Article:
In spite of its solid integration into the story, those who are inclined to the more grounded elements of Ace Attorney‘s court battles – pressing witness testimonies, questioning suspects and other elements you’d be more likely to come across in a real life courtroom – the introduction of yet another, increasingly outlandish method of determining the truth may come as a source of discontent. Whilst perhaps one could argue that if these areas in Ace Attorney‘s thematic repertoire are not to your liking, you may be best suited to passing on the series altogether, those who at least seek a more familiar, less spiritual experience from Spirit of Justice will no doubt be pleased at the introduction of a second, coexisting storyline set in ‘America’ that temporarily pushes the rituals over to one side and makes use of a fair few recognisable faces. Whilst these chapters of the game’s story are not entirely gimmick free themselves, making use of gadgetry and psychological tricks employed in previous entries to the series to spice up age-old legal processes, the mere presence of some more intimate locations and will no doubt help to soften the blow of an otherwise substantial upheaval.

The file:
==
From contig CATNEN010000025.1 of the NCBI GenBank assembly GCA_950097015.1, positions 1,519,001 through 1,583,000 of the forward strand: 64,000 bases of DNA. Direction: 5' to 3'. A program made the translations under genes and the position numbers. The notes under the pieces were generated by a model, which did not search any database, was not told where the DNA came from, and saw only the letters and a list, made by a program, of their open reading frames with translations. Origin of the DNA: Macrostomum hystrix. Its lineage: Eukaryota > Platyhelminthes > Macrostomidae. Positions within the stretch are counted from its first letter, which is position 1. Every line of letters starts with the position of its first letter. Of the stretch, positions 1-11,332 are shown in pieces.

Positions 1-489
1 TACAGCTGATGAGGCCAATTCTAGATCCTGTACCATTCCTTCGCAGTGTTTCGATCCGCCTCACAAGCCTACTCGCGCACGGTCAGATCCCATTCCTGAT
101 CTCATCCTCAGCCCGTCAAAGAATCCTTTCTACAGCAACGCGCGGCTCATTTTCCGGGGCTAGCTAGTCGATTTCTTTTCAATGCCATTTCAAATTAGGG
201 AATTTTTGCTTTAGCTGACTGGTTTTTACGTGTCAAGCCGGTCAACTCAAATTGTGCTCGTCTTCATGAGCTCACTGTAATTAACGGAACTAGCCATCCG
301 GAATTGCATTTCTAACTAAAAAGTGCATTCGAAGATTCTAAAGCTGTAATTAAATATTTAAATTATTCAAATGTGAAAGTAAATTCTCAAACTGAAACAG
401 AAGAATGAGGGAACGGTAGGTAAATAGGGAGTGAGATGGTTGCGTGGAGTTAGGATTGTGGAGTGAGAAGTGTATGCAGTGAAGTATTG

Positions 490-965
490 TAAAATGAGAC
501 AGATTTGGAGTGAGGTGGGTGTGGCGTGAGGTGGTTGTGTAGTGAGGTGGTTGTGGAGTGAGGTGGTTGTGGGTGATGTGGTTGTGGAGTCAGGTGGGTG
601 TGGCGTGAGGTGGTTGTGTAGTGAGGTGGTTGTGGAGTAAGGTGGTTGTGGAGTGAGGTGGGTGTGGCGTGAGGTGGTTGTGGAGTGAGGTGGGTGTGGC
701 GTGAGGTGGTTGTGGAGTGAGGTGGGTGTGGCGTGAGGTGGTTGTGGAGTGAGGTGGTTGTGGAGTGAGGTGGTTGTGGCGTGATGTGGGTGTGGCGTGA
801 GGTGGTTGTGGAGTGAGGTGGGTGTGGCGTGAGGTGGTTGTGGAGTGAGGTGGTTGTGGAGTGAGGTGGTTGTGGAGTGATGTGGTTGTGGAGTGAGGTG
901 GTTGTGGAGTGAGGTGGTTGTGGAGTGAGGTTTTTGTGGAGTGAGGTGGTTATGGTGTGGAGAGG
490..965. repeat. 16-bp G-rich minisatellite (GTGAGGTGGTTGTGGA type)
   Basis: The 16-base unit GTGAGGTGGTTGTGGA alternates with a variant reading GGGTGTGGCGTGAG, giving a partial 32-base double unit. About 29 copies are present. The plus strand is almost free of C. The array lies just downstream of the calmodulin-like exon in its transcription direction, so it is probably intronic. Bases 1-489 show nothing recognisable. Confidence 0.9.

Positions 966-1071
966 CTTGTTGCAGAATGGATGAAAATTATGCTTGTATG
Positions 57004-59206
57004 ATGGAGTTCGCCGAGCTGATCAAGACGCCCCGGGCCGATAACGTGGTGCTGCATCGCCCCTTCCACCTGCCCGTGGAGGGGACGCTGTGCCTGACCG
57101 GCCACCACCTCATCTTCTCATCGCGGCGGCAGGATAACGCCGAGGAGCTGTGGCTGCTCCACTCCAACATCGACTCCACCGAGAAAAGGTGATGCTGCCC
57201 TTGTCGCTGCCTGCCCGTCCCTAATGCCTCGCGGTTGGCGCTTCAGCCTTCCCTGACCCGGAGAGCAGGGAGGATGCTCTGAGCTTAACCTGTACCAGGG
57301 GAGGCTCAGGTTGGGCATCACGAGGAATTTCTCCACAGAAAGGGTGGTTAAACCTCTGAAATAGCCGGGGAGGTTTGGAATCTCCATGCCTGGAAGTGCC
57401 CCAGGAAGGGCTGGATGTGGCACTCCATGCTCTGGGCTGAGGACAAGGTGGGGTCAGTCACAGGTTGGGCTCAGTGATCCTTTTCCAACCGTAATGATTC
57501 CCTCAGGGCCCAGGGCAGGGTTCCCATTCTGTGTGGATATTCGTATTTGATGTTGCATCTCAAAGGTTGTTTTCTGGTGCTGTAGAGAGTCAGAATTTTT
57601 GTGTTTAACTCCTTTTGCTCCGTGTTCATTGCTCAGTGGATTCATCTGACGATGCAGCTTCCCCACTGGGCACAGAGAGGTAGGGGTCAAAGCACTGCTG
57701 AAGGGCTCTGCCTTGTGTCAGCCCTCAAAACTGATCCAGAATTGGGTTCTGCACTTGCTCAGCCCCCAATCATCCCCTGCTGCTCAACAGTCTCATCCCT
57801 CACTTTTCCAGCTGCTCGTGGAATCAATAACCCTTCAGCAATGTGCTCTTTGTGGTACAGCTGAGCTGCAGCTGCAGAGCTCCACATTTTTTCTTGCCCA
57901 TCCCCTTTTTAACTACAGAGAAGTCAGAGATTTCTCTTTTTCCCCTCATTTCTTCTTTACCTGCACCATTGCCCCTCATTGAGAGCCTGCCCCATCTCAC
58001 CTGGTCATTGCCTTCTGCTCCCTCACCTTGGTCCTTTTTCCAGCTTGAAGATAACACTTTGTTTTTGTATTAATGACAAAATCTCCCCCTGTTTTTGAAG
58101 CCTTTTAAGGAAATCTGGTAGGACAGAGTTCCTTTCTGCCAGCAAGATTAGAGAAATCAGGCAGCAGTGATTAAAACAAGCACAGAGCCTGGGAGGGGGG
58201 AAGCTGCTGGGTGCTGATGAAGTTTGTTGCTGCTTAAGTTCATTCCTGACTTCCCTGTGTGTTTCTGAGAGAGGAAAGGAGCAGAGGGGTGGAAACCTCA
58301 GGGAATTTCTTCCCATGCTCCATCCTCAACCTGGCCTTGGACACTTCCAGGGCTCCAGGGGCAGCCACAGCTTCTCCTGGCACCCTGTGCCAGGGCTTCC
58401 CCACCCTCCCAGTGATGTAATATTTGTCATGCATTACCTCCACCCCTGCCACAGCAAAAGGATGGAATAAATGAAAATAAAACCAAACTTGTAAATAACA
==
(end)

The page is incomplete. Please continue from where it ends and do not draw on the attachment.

In true Ace Attorney fashion, it’s through both the writing and characters – familiar and otherwise – that Spirit of Justice procures most of its charm. The appearance of cast members from throughout the series’s history – Apollo Justice and Trucy Wright from Apollo Justice: Ace Attorney, relative newcomer Athena Cykes from 2013’s Dual Destinies and the anticipated return of Wright’s original assistant from the first game, Maya Fey, to name just a few – offer an appreciated bit of fan-service for those who have stuck with the series since its first appearance in the west in 2005. On the contrary, those who have chosen Spirit of Justice as their first point of contact may find themselves jumping at the deep end, with prior knowledge almost essential for full appreciation and enjoyment of some of the game’s scenarios. The game’s new personalities, especially the denizens making up the Kingdom of Khura’in, are appealing both in design and personality, with many a wacky personality (with equally wacky names to boot – Spirit of Justice is a fine showing of the series’ tradition of localised names coming in the form of puns of varying painfulness) taking to the stands, bringing about both compelling cases and plenty of opportunities to make you smile through their actions and words.